Photo: Grutas de Cacahuamilpa
Mexico Mexico boasts a well-established system of ground, air, and sea-based transportation, allowing easy access to and within country. Of note is the world-famous cuisine noted for its diversity and sophisticated flavors. Like potato dishes in Peru, Mexico’s corn dishes number in the thousands. Slow food (and slow agriculture … Mexico was the first country to domesticate corn, more than 10,000 years ago).
Thanks to abundant flora and fauna, the nation is labeled as megadiverse in scientific literature. Mexico is a veritable greenhouse of the world’s ecosystems, with an example of almost every habitat on earth. With less than 2% of the world’s territory, the country is home to 10% of the plant and animal species in the world.
There is consensus that tourism is one of Mexico’s top income generators as well as a catalyst for other sectors.
Environmental awareness and tourism are learning to tread the same path. Sometimes it seems as though environmental tourism is like the famed Copper Canyon, a gorge in Chihuahua deeper than the Grand Canyon in the United States. Conservation is stranded on one side, tourism on the other. Sometimes it appears that there is no bridge across the abyss.
To be defined as ecotourism, the service must provide for environmental conservation and local participation. It must also be profitable. As the saying goes – you can’t be green if you are in the red.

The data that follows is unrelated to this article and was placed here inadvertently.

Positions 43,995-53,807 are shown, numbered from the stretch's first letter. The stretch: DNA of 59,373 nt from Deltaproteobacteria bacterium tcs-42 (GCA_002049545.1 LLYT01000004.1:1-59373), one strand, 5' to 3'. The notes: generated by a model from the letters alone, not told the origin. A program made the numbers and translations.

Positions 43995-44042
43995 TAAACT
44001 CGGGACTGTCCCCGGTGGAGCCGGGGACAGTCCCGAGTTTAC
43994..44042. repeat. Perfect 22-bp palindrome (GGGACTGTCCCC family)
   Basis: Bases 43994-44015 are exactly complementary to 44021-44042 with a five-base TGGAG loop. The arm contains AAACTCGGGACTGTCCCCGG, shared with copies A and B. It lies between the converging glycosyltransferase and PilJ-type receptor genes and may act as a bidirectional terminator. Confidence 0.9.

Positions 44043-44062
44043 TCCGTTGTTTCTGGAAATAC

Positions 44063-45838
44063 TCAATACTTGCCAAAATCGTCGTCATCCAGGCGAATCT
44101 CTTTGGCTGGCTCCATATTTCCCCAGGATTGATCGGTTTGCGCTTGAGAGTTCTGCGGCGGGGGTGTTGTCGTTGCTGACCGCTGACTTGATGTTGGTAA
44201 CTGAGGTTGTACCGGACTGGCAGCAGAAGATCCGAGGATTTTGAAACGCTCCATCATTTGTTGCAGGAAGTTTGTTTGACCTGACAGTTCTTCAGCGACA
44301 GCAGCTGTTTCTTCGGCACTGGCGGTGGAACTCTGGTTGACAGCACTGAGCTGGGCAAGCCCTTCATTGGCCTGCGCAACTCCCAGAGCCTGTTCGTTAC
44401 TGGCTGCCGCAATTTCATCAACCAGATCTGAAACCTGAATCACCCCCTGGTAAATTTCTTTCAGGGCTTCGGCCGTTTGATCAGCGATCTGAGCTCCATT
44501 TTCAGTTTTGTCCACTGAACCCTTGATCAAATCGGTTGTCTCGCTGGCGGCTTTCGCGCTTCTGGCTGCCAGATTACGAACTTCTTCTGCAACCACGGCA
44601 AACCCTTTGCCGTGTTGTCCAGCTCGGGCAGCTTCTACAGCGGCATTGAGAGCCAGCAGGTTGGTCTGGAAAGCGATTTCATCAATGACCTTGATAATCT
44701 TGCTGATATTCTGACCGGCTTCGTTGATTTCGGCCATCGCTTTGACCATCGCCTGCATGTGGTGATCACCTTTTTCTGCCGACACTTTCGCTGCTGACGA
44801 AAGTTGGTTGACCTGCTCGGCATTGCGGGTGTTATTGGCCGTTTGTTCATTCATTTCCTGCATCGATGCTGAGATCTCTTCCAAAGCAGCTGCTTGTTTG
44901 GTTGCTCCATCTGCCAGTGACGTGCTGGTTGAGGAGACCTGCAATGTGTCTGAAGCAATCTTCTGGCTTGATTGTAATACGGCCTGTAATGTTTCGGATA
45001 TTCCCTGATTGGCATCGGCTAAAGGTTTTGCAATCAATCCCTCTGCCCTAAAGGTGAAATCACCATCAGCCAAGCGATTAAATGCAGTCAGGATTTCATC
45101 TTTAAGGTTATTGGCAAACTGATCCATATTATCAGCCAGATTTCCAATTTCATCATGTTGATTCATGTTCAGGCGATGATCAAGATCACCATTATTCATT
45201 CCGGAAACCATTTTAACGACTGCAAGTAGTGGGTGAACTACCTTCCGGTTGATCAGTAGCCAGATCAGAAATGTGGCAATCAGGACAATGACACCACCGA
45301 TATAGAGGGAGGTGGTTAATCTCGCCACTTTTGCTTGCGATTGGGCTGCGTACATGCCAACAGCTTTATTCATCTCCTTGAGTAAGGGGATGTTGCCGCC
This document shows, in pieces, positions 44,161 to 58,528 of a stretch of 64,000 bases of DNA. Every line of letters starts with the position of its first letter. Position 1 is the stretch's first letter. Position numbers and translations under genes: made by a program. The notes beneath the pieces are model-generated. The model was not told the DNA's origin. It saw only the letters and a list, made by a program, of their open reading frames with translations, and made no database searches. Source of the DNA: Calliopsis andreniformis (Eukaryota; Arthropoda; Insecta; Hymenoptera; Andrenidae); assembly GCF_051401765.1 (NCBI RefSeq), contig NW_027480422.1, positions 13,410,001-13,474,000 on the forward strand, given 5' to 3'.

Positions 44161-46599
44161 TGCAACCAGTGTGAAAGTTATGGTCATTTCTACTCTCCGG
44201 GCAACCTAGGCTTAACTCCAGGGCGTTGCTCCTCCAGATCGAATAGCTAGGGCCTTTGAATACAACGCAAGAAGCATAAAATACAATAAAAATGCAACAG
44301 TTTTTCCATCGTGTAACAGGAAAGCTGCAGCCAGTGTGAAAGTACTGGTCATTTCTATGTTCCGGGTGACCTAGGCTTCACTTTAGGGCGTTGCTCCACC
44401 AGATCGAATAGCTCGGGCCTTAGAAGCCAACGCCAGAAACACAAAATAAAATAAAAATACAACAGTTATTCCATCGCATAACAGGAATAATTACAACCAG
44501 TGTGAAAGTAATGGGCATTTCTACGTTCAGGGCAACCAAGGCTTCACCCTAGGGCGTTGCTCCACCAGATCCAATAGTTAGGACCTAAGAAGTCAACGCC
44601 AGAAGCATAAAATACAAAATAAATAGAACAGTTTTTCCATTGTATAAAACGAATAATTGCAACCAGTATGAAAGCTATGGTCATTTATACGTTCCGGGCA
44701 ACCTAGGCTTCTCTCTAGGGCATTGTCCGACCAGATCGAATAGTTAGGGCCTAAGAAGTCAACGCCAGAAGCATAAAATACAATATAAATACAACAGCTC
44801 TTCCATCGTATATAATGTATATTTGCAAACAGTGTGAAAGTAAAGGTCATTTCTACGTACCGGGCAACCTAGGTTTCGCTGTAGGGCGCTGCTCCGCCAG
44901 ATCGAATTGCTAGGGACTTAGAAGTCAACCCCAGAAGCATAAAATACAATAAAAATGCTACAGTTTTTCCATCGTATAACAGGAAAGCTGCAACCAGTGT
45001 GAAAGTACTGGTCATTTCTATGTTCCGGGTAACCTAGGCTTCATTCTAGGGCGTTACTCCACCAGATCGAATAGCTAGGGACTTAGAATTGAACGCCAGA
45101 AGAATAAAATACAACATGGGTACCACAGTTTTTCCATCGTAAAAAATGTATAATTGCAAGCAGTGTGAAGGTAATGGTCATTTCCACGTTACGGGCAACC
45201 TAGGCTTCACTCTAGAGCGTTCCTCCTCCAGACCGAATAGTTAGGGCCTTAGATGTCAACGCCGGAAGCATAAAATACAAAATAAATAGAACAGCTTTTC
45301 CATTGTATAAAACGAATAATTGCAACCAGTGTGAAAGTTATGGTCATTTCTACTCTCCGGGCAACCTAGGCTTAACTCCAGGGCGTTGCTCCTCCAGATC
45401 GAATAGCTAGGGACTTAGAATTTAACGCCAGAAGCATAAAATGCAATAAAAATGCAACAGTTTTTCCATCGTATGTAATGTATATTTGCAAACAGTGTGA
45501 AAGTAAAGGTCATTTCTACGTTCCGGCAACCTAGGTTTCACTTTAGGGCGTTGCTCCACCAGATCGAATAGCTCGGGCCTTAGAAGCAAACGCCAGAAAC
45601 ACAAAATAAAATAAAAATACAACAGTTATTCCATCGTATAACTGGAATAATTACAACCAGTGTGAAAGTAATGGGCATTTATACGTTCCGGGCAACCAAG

Mexico should be the textbook example of things done right. It is one of the few countries in the Americas in which a formal agreement has been signed between the Tourism and Environmental Secretaries to collaborate. The first accord was signed in 1995. Today ecotourism and sustainable tourism are perceived not as outside imports, but rather compatible with Mexican traditional values.
Mexico’s protected areas cover more than 12% of the national territory. The country has a national tourism strategy in protected areas and a reforestation effort which work hand in hand with the parks through the offices of CONAFOR, the National Forest Commission.
Individual travelers have long raved about the natural wonders of Mexico. Whether to watch birds or whales, people began visiting the great outdoors. Tourism providers discovered the accompanying economic benefits of offering natural history tours, and communities themselves began to see that nature travel were becoming mainstream interests.
Stones in the Road
Perhaps it is the hybrid nature of ecotourism that made conservationists and tourism professionals question the concept. Conservationists shudder when tourism leaders brand amusement parks as ecotourism sites. Likewise, when environmentalists devise complicated eco-trips that tour operators can’t book, the operators see ecotourism as nothing more than utopian whimsy.
Given the diversity of Mexico’s wildlife and natural attractions, a broad approach to tourism in the country makes sense. Since 2002’s International Year of Ecotourism, development is increasingly financed by various governmental and non-governmental institutions but without much in the way of public disclosure. Imagine a wiki page or google doc with a list of investments and results!
Parks and Protected Areas
Until recently, most of Mexico’s protected areas and biosphere reserves were simply off-limits to tourism. The government tried to keep areas free of visitors due to the lack of qualified park guides and protection. Tourism was also kept low because many of the protected areas are far from the main tourism corridors to attract visitors. Today what was remote – the Riviera Maya for example – is being developed with mixed reviews in terms of environmental conservation and local consultation.